I remember many things about this judge and the impact that he had on the community’s sense of justice and fairness. Most everyone believed that, no matter what your background, no matter how much money you made or didn’t make, you’d get a fair shake from this judge. I remember coming back from court one day and asking my father about this judge. My father first spent about 45 seconds disparaging this judge’s political party: “They’re a bunch of filthy, lying, no-good…rutza-frutza.” Then he stopped, and said, “But you know Marsh, he runs a good District Court. I’ll give him that. He’s prepared, he’s thorough, he listens, and above all he’s fair.” That was extremely high praise from my father. This judge passed away in 2009, but I’ll never forget what he provided to our small community up in San Juan County: confidence in the justice system. And a kind of peace of mind: if my kid gets arrested, the judge will treat him/her fairly and with dignity. If I have a legal dispute with my neighbor and I lose, I’ll accept the result because the judge was well prepared and gave me a reasonable opportunity to be heard. That judge’s name was John Linde. Judge John Linde swore me in as a lawyer in 1999. He was a superb role model for me as a judicial officer. Now, in 2018, I have the honor of working alongside his sister, Judge Barbara Linde, who is a judge in this court.
I’ve seen from her example, and from the example of the other judges here, that a King County Superior Court Judge can have the same impact in this county as Judge John Linde had in San Juan County. A judge here can impart that confidence in the justice system, on both a community level and an individual level. In the mere three months that I’ve been doing this job, I’ve seen the weight melt off of someone’s shoulders when they’ve had their day in court. When they’ve been heard. The big day they’ve been waiting for weeks or months has finally arrived, and the judge has ruled. Maybe they’ve won. Or they’ve lost. They’ve obtained justice. Or perhaps they’ve been sentenced and they’re taking a first step down a path toward accountability or maybe even redemption. That weight, that burden, can only be lifted when that person knows that they’ve had a real chance to speak their piece, make their case, and when they know that they’ve been treated fairly and with dignity. That confidence in the courts and in judges is just as vital to a large community as it is to a small town. Certainly, we’ve seen in other parts of this nation, the corrosive effects upon a community when a court system is misused as simply a revenue-generator or as an engine for mass incarceration.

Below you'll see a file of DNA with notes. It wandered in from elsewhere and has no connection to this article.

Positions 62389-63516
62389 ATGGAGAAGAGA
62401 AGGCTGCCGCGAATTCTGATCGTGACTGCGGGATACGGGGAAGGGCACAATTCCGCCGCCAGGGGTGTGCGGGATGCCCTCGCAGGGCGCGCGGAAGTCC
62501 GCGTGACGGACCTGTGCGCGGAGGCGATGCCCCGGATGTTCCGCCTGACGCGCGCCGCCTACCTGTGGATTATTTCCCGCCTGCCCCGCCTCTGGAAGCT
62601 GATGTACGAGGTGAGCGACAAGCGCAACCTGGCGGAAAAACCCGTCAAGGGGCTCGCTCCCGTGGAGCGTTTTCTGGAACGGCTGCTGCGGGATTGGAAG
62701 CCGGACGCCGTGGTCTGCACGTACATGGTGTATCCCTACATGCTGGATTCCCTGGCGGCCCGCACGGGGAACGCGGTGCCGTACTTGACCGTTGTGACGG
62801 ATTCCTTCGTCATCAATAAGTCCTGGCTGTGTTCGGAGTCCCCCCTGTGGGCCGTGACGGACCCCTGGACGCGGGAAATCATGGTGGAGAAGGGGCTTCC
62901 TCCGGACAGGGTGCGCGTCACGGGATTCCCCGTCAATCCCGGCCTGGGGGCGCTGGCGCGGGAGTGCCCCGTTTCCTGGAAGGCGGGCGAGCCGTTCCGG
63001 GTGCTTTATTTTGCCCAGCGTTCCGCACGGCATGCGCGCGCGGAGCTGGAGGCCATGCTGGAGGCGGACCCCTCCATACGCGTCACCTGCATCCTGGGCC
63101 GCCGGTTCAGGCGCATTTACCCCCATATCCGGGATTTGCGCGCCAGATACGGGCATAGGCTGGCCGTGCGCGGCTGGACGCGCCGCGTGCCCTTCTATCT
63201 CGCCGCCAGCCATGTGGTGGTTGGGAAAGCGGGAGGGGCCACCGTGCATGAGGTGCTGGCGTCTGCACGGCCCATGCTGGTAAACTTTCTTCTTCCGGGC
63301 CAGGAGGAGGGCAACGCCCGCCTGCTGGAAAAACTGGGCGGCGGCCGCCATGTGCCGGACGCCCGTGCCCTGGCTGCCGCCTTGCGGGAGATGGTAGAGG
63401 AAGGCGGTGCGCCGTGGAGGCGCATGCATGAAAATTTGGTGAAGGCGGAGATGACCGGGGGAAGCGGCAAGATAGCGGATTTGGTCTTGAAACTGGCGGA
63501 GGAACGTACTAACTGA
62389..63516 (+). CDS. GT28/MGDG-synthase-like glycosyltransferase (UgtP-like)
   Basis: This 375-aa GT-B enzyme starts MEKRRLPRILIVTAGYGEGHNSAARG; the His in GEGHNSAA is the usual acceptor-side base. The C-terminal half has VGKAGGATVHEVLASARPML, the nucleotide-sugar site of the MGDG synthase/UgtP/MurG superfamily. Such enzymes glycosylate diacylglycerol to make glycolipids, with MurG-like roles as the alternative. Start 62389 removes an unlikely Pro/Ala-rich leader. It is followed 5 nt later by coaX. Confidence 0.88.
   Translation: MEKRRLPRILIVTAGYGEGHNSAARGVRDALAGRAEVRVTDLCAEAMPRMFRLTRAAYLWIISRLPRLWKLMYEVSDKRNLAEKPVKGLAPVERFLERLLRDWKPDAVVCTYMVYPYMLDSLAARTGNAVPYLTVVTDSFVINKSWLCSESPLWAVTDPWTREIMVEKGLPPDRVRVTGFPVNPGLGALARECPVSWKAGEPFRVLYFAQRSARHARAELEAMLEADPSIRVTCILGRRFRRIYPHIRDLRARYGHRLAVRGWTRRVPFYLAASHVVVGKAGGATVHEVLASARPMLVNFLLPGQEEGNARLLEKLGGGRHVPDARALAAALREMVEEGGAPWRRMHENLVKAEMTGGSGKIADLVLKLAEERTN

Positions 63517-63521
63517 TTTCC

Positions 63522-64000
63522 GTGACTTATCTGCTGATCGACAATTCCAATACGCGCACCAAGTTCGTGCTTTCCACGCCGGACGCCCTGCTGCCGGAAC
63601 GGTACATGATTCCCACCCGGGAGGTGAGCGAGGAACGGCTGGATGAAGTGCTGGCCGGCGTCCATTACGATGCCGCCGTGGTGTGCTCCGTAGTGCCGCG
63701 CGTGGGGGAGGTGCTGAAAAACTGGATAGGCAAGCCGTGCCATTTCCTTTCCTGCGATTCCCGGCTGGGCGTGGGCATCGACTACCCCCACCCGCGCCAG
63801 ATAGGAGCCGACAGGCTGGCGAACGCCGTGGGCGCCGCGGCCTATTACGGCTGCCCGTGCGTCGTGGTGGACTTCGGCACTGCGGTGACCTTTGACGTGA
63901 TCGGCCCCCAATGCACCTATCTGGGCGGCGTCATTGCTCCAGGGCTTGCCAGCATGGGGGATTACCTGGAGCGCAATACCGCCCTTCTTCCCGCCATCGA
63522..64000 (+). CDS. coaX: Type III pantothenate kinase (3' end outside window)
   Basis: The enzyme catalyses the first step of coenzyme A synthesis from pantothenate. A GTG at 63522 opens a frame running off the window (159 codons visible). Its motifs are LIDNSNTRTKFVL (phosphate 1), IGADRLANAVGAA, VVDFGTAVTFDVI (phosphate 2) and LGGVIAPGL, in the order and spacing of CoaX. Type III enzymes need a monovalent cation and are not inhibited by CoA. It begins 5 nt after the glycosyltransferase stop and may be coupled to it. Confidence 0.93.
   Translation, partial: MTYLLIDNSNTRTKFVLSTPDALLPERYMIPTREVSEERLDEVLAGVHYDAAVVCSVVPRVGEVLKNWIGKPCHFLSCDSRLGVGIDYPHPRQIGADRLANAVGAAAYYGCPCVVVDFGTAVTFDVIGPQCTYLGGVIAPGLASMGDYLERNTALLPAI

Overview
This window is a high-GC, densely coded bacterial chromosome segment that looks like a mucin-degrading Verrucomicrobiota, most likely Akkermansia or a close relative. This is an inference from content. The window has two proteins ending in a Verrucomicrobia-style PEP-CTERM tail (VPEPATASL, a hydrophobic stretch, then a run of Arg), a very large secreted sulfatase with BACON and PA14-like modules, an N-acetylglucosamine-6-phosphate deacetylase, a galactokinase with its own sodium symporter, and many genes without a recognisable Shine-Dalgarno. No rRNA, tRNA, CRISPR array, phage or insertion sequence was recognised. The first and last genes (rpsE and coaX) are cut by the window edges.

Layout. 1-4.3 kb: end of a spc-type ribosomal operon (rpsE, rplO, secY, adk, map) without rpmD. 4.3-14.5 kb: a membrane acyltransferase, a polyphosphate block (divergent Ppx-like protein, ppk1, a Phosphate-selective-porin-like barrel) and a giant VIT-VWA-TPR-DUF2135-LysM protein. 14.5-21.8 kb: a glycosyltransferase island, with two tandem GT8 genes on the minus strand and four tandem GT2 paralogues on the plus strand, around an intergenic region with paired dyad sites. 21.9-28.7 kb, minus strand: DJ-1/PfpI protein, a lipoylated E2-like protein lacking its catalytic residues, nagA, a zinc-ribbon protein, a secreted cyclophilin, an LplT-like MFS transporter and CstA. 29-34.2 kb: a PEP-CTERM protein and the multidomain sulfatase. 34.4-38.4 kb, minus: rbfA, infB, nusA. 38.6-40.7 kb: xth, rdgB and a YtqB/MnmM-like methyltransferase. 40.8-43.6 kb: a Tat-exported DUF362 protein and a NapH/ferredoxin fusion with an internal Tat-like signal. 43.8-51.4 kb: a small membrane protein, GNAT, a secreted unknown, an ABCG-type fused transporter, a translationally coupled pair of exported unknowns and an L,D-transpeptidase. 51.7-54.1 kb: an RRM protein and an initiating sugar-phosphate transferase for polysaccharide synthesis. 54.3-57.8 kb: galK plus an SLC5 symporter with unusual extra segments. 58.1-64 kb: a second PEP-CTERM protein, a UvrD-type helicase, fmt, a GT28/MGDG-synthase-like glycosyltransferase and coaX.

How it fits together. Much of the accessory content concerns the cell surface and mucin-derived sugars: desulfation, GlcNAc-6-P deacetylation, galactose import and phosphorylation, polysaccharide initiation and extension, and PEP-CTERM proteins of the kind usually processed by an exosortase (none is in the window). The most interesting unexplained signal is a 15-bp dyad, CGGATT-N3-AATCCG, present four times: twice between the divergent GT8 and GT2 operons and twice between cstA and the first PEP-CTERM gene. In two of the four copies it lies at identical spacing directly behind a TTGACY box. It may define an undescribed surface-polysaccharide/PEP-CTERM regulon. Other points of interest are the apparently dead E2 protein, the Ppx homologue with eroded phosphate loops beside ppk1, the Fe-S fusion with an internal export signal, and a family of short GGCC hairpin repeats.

Having a sound, fair court system takes an incredible amount of work by a lot of dedicated people, from judges and lawyers, to bailiffs, clerks, administrators, and other courthouse staff. I’m proud and privileged to be a part of that, and am grateful that my legal acumen, such as it is, might be of service to the people of this city, this county, our great State of Washington, and our nation from whom I’ve received so much.
I’d like to end by again saying thank you. I means so much to see all of you here and I’m so grateful. Thank you again for coming and please join me at the reception.